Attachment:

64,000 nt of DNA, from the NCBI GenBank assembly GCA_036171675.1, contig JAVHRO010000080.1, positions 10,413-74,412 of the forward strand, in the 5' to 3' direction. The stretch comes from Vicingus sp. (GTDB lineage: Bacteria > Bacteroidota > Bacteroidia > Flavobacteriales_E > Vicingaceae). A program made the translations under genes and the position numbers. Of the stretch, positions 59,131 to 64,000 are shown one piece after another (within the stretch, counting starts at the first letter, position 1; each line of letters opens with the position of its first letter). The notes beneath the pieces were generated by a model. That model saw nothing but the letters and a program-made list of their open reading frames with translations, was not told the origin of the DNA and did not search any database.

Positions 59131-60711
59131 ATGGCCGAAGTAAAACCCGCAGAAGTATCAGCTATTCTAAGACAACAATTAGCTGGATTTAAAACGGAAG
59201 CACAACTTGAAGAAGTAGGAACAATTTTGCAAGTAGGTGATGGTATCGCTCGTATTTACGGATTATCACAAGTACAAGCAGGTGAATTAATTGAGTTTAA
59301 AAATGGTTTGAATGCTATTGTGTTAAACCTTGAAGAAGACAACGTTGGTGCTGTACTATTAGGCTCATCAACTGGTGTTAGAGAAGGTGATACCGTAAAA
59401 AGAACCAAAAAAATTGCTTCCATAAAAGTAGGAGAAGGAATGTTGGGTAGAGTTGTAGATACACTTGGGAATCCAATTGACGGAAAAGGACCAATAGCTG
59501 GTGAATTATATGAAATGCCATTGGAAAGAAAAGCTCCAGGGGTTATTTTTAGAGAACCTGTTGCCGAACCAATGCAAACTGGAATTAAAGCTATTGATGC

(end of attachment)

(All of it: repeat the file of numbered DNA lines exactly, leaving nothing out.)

64,000 nt of DNA, from the NCBI GenBank assembly GCA_036171675.1, contig JAVHRO010000080.1, positions 10,413-74,412 of the forward strand, in the 5' to 3' direction. The stretch comes from Vicingus sp. (GTDB lineage: Bacteria > Bacteroidota > Bacteroidia > Flavobacteriales_E > Vicingaceae). A program made the translations under genes and the position numbers. Of the stretch, positions 59,131 to 64,000 are shown one piece after another (within the stretch, counting starts at the first letter, position 1; each line of letters opens with the position of its first letter). The notes beneath the pieces were generated by a model. That model saw nothing but the letters and a program-made list of their open reading frames with translations, was not told the origin of the DNA and did not search any database.

Positions 59131-60711
59131 ATGGCCGAAGTAAAACCCGCAGAAGTATCAGCTATTCTAAGACAACAATTAGCTGGATTTAAAACGGAAG
59201 CACAACTTGAAGAAGTAGGAACAATTTTGCAAGTAGGTGATGGTATCGCTCGTATTTACGGATTATCACAAGTACAAGCAGGTGAATTAATTGAGTTTAA
59301 AAATGGTTTGAATGCTATTGTGTTAAACCTTGAAGAAGACAACGTTGGTGCTGTACTATTAGGCTCATCAACTGGTGTTAGAGAAGGTGATACCGTAAAA
59401 AGAACCAAAAAAATTGCTTCCATAAAAGTAGGAGAAGGAATGTTGGGTAGAGTTGTAGATACACTTGGGAATCCAATTGACGGAAAAGGACCAATAGCTG
59501 GTGAATTATATGAAATGCCATTGGAAAGAAAAGCTCCAGGGGTTATTTTTAGAGAACCTGTTGCCGAACCAATGCAAACTGGAATTAAAGCTATTGATGC